Celebrating Engineers Week enables young people to be inspired and motivated to get involved in engineering, especially if teachers and parents contribute. Dedicating lesson time to engineering will help children to understand the basics, so they can decide if they want to pursue it as a career.

How to get involved…

Winter STEM Resource Recommendations

Here are a few of our ‘must have’ Winter STEM resources. We think you’ll come back to them year after year with your children! Click on each picture to view it on Amazon.

Have we missed off a winter STEM event or a ‘must have’ winter STEM resource? If so then add it to the comments below. (note: this is a UK based website so some events have a UK focus).

How do you make clear ice cubes?

how do you make clear ice cubes

When it comes to making ice cubes I suspect we all have a similar technique: run the cold tap, fill up the ice cube moulds with cold water, pop in the freezer for a few hours and then remove as needed. In doing this, have you ever stopped to notice that the ice cubes you create are cloudy? In fact, they may well look like these images below:

Which got me thinking….

ice cube questions

The answer is simple and it has a lot to do with both the temperature of the water used to create the ice cubes and the way that the ice is frozen.To demonstrate this I’ve conducted a little experiment.

The Experiment

STEP 1: Take an ice cube tray and fill it with two different temperatures of water. Fill half the tray with water taken directly from the cold tap. Meanwhile the other half of the tray is filled with boiling water, straight from the kettle. Note: recently boiled water rather than water from the hot tap is best for demonstrating this. Adult supervision will be needed when trying this activity with children.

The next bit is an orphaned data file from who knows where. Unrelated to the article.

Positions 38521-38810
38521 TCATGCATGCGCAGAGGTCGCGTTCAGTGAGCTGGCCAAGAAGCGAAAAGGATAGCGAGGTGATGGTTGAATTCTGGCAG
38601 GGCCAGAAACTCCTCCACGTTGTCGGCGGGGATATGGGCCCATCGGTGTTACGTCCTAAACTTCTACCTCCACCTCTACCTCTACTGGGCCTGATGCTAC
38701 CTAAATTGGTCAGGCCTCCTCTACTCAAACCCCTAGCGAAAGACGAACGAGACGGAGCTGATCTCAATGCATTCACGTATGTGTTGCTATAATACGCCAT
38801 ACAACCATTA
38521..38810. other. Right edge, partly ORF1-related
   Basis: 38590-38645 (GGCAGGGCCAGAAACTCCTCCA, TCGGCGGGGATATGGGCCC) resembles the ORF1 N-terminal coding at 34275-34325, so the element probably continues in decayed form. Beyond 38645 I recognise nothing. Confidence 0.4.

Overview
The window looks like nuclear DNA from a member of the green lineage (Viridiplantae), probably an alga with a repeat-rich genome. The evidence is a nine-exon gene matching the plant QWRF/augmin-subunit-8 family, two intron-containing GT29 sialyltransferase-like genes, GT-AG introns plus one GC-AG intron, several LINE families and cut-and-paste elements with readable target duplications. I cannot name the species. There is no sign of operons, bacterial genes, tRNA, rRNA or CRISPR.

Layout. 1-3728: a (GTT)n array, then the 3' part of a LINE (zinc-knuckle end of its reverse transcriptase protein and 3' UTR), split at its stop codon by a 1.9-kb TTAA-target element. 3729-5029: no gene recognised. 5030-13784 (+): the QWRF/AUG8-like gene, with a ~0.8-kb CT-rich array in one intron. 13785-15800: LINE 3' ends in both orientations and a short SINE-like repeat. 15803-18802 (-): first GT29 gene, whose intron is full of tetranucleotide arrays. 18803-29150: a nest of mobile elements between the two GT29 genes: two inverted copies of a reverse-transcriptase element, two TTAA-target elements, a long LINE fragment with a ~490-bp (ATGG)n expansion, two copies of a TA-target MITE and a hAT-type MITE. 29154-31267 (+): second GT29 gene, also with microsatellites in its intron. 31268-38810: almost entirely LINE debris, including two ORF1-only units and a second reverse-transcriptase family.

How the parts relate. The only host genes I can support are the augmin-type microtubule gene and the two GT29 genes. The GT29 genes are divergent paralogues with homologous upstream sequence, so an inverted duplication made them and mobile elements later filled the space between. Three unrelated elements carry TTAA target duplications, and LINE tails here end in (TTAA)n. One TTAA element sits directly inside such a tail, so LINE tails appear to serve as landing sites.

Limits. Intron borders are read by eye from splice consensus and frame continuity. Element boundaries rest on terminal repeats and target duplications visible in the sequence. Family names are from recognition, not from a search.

STEP 2: Carefully place your tray on a flat surface in the freezer. Make sure you’ve made a note of which end contains hot water and which contains cold!

STEP 3: Leave for a few hours, then remove and pop the ice cubes out to see the results!

 

What Are We Learning?

Boiling removes air bubbles from the liquid, allowing the water molecules to stick together even harder in the freezer. Removing these air bubbles also reduces the risk of the ice cube cracking or breaking into smaller pieces, meaning your drink stays colder for longer!

When we place the ice cube tray into the freezer, the water in the ice cube tray freezes at the outside of the cube first. This is the first part to cool down in the cold air of your freezer. As the water freezes, it pushes any impurities into the unfrozen part of the water. This means that any cloudiness is pushed to the centre of the ice cube as this is the final area to freeze. One way to counteract this is to use a technique called ‘directional freezing’ where the ice is frozen on one side first so all the cloudiness is pushed in the same direction. For example, if you freeze the ice from the top downwards then the cloudiness is pushed to the bottom, where it can then be chipped off to create a perfectly clear ice cube.

Next time you’re out at a restaurant, take a look at the ice cubes in your drink to see how clear they are!

 

The Big Blog of Seasonal STEM Books

If you’re looking for real world inspiration for your STEM activities then the seasons are a great place to start. We’ve recommended our favourite seasonal STEM books, dividing them between Spring, Summer, Autumn and Winter. Within each category you will also find STEM books linked to seasonal events such as Easter, Halloween and Christmas. Our big blog enables you to look up books linked to the current season or plan your book order ready for the next one.

Click on each image to find out more about the book including the age recommendation, key concept and an Amazon link.

We’ll keep adding books to this blog as we come across them so do check back!

SPRING

SUMMER

AUTUMN

WINTER

Have we missed a great seasonal book? Comment below and we’ll add it on.